On Tuesdays, I pay bills. This week, I paid all the bills. I can't remember the last time I was able to do that —just write the checks, matter-of-factly, in order of due date, without having to shuffle anything to the back of the pile or dial an 800 number to ask for more time. It seemed like a miracle. It is a miracle.

Before anybody gets the wrong idea, and quits their day job to become bloggers and at-home graphic designers, let me hasten to say that this sense of abundance is relative to some very lean years. We are a still a one-Korean-car family. Our home is lovely, but modest. I still carry a wad of coupons to the supermarket check out, and our children are in no danger of losing their grasp on the concept of "not in the budget."

I did overhear them telling someone that they had more presents than ever before this Christmas. But, again, that is relative to before. It was our second credit-card free Christmas, and it felt bountiful in many ways, the least of which fit under the tree.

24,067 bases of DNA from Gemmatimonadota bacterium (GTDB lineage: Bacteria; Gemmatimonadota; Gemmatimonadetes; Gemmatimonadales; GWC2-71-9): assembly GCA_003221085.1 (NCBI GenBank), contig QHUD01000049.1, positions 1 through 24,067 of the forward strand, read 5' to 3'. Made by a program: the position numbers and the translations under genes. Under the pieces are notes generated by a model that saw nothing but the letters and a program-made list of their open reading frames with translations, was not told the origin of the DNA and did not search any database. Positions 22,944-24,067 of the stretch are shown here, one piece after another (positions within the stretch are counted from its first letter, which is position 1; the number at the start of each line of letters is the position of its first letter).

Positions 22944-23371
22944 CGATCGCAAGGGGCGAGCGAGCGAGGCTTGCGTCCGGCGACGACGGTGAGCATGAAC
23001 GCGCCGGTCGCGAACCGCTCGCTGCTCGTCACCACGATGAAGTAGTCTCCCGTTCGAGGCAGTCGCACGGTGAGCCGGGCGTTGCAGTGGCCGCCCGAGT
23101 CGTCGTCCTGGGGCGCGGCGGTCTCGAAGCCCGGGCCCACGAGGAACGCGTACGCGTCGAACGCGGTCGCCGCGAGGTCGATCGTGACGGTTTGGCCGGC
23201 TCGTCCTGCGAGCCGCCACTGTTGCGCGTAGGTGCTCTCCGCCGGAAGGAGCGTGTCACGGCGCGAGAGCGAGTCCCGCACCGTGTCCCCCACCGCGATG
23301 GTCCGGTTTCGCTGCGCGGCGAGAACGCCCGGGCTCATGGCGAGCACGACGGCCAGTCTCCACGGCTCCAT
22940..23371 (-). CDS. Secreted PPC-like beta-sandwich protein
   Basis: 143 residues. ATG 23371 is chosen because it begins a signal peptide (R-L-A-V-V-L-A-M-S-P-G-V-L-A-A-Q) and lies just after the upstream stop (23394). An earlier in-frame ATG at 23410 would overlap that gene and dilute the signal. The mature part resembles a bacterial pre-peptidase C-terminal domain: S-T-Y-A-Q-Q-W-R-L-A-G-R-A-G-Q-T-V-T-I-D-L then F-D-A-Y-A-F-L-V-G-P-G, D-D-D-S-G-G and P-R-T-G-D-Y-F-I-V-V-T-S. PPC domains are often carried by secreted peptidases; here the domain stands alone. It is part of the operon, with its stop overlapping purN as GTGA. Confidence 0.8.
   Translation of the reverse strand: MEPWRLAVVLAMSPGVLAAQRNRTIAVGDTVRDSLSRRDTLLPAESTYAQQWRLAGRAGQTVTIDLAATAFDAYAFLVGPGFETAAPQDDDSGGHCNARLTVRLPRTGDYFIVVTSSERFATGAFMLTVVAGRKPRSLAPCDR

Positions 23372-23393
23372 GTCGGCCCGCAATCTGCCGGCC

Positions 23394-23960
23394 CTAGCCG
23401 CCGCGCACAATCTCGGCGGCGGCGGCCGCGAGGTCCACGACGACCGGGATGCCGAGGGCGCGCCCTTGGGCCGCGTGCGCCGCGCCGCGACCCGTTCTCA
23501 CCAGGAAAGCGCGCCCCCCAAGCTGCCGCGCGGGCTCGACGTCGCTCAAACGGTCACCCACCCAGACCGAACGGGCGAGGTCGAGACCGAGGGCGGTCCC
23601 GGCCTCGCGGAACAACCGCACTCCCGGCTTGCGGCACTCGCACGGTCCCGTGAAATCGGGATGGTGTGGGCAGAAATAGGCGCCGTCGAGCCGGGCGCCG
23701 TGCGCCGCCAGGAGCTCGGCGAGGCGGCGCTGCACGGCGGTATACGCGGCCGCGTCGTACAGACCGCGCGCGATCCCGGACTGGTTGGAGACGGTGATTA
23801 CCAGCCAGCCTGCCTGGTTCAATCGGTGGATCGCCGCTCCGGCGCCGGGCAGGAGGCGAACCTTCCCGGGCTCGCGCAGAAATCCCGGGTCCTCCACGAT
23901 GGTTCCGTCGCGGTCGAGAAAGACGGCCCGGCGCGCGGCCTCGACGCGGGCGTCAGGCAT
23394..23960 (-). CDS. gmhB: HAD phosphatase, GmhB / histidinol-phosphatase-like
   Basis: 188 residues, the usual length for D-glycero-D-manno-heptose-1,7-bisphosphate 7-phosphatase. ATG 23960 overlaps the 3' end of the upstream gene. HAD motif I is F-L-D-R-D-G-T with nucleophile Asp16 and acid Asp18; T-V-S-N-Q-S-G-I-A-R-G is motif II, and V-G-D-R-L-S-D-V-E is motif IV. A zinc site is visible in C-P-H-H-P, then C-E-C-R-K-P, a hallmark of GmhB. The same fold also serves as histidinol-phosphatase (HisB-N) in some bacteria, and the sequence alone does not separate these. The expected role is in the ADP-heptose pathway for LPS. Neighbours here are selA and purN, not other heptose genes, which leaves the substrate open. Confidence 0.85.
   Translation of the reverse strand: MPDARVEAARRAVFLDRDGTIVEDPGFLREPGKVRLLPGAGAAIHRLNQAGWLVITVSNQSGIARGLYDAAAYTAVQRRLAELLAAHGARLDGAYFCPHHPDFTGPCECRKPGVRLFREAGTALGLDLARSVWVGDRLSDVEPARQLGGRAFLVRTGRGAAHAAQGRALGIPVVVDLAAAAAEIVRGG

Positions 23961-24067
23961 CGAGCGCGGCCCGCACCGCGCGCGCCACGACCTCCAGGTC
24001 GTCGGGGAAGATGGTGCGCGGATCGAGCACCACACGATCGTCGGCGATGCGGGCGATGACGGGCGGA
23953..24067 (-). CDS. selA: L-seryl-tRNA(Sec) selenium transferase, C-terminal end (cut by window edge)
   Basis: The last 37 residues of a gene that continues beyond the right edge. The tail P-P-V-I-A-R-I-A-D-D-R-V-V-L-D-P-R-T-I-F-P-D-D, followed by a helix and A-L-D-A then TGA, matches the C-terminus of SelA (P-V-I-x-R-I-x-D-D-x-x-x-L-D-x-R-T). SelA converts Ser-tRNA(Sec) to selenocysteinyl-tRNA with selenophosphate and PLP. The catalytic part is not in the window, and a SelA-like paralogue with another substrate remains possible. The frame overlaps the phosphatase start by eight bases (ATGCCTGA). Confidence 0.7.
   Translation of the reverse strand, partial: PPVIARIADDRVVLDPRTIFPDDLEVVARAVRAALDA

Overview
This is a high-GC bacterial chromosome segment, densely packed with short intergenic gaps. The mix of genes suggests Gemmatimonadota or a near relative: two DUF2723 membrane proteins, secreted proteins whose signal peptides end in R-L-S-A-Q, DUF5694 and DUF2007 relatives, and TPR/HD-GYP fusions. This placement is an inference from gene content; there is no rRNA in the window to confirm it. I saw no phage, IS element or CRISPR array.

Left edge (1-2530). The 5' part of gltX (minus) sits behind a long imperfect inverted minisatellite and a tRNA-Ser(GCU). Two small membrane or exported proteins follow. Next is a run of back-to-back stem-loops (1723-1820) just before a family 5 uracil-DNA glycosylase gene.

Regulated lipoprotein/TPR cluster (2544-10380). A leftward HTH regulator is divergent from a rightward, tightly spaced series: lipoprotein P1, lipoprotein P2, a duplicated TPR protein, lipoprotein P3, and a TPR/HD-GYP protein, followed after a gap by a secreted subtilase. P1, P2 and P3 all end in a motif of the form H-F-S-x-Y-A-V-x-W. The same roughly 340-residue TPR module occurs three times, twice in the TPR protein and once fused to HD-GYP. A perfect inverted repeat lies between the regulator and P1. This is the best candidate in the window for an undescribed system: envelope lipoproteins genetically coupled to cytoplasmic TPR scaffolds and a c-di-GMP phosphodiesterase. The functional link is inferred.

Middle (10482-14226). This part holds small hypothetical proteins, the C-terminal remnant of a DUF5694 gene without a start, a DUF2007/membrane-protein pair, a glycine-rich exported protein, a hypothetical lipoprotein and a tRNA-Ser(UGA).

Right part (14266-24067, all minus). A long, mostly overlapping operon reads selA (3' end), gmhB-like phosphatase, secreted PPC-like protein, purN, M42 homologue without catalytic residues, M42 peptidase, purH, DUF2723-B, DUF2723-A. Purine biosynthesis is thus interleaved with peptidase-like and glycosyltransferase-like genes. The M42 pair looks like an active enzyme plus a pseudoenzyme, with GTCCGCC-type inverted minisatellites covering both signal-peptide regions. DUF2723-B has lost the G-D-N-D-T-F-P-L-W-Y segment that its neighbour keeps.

Our horizon line is still pretty short, probably a lot shorter than most salaried people would tolerate. But the distance between us and the edge feels like it is widening. My shoulders stay at shoulder-level (as opposed to earlobe level) for longer and longer periods of time.

I could get used to that. But I'd like to stay mindful of the miracle of Tuesdays.

I've been very moved by some of the emails and comments I've been receiving from people who feel like my article in Good Housekeeping on staying married through financial hardship speaks to their situation. God bless every one of you. Hang in there.

Beyond offering up moral support, I would have liked to include some brass tacks resources in that piece, but space and other considerations precluded it.

Awesome reason #154 to have a blog.

First, the financial advisor who cheered and counselled us through, Linda Bessette, has a book, and it is wonderful. Everyone, rich or poor, needs a Linda, and now you can have her. Here's the link.